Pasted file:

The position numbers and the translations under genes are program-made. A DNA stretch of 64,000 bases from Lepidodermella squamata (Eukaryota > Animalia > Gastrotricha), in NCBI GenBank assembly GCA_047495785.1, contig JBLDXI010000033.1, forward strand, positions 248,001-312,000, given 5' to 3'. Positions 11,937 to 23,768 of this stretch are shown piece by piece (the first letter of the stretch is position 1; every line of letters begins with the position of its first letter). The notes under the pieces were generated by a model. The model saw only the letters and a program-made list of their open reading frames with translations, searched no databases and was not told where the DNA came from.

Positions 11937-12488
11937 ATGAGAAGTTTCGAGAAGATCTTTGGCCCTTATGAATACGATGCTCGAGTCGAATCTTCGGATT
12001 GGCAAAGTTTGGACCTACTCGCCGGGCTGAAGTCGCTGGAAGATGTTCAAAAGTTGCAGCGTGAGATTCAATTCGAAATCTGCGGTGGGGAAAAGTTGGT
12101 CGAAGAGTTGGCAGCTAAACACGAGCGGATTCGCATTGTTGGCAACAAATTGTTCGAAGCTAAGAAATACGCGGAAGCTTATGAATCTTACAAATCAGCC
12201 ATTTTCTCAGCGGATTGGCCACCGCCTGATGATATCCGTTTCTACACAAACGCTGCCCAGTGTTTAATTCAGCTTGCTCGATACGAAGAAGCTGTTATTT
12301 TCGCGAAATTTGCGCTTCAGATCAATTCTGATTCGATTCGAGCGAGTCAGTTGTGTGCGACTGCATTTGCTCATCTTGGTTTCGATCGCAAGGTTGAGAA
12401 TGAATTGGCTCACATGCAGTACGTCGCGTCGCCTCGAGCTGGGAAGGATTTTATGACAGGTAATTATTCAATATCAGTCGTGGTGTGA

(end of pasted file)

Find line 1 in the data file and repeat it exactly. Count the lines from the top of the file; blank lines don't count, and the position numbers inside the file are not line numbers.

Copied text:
The position numbers and the translations under genes are program-made. A DNA stretch of 64,000 bases from Lepidodermella squamata (Eukaryota > Animalia > Gastrotricha), in NCBI GenBank assembly GCA_047495785.1, contig JBLDXI010000033.1, forward strand, positions 248,001-312,000, given 5' to 3'. Positions 11,937 to 23,768 of this stretch are shown piece by piece (the first letter of the stretch is position 1; every line of letters begins with the position of its first letter). The notes under the pieces were generated by a model. The model saw only the letters and a program-made list of their open reading frames with translations, searched no databases and was not told where the DNA came from.